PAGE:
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NEWS | Oct. 10, 2018

4 Ways the U.S. is Responding to the Indonesia Earthquake and Tsunami

By Office of Foreign Disaster Assistance USAID

On September 28, a magnitude 7.5 earthquake and tsunami struck Indonesia’s Sulawesi Island, followed by more than 500 aftershocks. As of October 10, more than 2,010 people have been killed, nearly 10,680 have been severely injured, and nearly 82,780 people have been displaced. Thousands of homes were completely destroyed, leaving families with nothing.

Here are four ways the United States is helping communities in need:

1. Sending a USAID Disaster Team
USAID deployed a team of disaster experts to Indonesia to coordinate U.S. response efforts, conduct damage assessments, identify priority needs, and work closely with local authorities, the Government of Indonesia, and humanitarian organizations.

2. Providing U.S. Military Support
USAID requested the unique capabilities of the U.S. military to support its response by providing transportation and logistics assistance. The Department of Defense U.S. Indo-Pacific Command deployed three C-130 Hercules cargo aircraft, which, to date, have delivered nearly 63 metric tons of relief supplies to Central Sulawesi Province, along with transporting USAID’s disaster team and nearly 80 aid workers.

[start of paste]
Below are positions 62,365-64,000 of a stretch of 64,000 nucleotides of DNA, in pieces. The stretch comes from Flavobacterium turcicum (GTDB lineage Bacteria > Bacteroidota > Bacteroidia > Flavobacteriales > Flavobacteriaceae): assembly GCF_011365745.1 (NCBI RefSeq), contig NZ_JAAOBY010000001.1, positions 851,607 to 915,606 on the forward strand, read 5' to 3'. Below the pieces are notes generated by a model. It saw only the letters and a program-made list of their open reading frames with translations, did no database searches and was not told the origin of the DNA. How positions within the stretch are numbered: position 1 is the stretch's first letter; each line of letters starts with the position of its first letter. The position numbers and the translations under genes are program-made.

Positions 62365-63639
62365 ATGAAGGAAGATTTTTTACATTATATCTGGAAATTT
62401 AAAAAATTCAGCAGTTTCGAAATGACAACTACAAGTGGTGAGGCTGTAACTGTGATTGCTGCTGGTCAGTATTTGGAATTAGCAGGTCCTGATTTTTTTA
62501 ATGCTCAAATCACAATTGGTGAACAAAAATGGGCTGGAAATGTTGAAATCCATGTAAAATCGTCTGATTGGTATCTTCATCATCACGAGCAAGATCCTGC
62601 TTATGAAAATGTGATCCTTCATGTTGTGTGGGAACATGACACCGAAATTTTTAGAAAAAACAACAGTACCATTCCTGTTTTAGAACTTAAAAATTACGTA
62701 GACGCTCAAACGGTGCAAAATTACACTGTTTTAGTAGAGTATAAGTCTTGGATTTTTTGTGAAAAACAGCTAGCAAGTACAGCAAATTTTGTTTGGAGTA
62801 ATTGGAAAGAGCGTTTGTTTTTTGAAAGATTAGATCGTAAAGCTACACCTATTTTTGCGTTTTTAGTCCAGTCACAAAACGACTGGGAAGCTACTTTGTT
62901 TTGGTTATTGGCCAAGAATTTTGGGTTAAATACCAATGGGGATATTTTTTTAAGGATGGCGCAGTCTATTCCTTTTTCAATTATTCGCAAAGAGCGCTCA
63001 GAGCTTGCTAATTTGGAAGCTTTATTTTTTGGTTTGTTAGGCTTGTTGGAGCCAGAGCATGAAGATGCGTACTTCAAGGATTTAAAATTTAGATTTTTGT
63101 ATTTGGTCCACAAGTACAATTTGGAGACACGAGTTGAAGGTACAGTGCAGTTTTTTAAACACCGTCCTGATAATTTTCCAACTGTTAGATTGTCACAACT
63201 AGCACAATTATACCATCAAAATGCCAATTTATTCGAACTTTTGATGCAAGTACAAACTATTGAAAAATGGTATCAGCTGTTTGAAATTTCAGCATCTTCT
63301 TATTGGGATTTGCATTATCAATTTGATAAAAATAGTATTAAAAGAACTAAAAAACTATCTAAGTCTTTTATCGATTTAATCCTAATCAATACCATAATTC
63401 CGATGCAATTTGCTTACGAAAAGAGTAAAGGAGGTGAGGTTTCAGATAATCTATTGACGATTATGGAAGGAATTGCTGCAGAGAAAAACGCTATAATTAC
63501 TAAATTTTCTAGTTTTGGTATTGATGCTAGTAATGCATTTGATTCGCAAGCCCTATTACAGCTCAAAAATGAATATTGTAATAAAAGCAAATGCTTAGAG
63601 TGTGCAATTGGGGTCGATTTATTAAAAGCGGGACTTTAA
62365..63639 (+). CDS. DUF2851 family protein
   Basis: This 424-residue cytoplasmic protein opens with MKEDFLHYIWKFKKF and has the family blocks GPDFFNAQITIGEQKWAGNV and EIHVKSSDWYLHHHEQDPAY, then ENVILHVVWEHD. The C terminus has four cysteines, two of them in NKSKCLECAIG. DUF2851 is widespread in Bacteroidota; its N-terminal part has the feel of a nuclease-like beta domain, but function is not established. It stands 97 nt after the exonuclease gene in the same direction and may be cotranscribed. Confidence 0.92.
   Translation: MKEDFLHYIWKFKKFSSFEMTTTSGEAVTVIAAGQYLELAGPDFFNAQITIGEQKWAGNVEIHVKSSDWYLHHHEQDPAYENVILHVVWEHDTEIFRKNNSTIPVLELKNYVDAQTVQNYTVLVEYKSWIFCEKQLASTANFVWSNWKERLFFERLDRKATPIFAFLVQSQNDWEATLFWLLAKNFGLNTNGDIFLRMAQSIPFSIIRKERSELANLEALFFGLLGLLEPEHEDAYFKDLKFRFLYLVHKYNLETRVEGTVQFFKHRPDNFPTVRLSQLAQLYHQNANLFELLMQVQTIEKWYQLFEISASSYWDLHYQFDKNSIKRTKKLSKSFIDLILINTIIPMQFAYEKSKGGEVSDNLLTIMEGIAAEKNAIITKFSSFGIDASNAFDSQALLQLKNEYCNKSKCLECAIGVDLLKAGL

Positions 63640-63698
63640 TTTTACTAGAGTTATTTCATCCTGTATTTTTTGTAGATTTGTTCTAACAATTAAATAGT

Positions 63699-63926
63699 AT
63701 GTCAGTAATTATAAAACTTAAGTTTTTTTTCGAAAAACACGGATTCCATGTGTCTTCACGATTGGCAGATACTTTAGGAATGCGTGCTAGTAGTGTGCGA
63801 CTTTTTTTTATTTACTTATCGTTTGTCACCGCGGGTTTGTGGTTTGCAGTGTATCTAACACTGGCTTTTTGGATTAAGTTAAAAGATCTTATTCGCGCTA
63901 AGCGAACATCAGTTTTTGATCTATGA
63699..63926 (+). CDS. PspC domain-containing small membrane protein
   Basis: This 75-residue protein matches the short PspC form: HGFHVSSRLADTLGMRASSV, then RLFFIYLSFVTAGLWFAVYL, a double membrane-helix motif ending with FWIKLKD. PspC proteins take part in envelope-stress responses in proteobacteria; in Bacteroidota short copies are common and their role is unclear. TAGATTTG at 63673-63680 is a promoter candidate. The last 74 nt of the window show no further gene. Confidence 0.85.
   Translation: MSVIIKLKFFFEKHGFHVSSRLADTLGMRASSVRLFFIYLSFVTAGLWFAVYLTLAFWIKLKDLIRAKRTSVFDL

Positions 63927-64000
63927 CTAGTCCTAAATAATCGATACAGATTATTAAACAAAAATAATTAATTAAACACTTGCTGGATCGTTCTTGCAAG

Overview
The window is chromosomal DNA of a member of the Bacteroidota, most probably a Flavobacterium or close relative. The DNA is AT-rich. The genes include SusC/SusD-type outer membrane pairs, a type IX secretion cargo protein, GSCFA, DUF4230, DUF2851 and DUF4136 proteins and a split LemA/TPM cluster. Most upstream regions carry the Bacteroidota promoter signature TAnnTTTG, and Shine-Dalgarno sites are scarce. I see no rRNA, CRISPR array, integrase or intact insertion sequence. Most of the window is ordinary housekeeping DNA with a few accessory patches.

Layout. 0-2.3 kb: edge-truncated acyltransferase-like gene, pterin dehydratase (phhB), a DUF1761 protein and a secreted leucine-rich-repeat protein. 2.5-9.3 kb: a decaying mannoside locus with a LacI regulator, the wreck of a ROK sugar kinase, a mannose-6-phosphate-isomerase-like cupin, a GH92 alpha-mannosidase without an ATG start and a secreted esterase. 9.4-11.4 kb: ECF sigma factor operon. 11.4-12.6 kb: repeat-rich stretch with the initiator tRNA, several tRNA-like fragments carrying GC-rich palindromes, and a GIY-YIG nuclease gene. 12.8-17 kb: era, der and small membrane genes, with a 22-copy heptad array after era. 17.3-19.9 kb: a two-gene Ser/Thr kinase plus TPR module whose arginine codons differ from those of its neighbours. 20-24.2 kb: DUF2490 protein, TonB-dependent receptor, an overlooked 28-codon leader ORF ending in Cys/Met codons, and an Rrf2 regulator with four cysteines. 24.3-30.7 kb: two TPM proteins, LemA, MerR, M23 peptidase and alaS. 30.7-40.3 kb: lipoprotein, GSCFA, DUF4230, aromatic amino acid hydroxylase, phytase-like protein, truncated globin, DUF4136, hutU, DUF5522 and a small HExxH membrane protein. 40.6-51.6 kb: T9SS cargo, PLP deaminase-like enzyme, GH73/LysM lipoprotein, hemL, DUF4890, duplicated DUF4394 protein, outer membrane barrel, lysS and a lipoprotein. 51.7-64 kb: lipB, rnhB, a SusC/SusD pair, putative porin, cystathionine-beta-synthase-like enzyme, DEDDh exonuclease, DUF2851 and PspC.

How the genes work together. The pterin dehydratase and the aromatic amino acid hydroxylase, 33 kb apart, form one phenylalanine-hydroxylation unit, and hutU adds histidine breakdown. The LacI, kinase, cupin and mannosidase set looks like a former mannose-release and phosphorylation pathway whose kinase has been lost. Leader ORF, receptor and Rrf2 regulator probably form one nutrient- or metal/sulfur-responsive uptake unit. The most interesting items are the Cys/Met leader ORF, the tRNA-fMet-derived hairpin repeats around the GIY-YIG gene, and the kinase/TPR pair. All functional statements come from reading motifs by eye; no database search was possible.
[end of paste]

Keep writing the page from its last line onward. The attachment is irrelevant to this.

The 36th Contingency Response Group, a U.S. Air Force unit based out of Anderson Air Force Base in Guam, is also working at airfields in Palu and Balikpapan to expedite the flow of cargo so that humanitarian aid can reach affected communities more quickly.

3. Airlifting Heavy-Duty Plastic Sheeting
USAID’s disaster team conducted assessments in Palu and confirmed that emergency shelter is a top humanitarian need. As a result, USAID is airlifting 2,210 rolls of heavy-duty plastic sheeting to Indonesia from our emergency warehouses in Dubai and Malaysia. This is enough to provide for the emergency shelter needs of 110,500 people. USAID will then work with the U.S. military and partners on the ground to ensure the sheeting gets distributed to people impacted by the earthquake.

4. Supporting Humanitarian Programs
To help people who have lost everything, we’re working with World Vision Indonesia to provide emergency shelter kits, blankets, hygiene kits, solar-powered lamps, and other critical relief supplies. And because disasters can have a disproportionate effect on children, we’re also creating safe spaces to help them cope with what happened and have a safe place to play.

To date, the United States has provided $3.7 million in humanitarian aid to the earthquake and tsunami response efforts. We stand by the people of Indonesia during this challenging time, and will continue our work to save lives, alleviate suffering, and help the people of Central Sulawesi recover.
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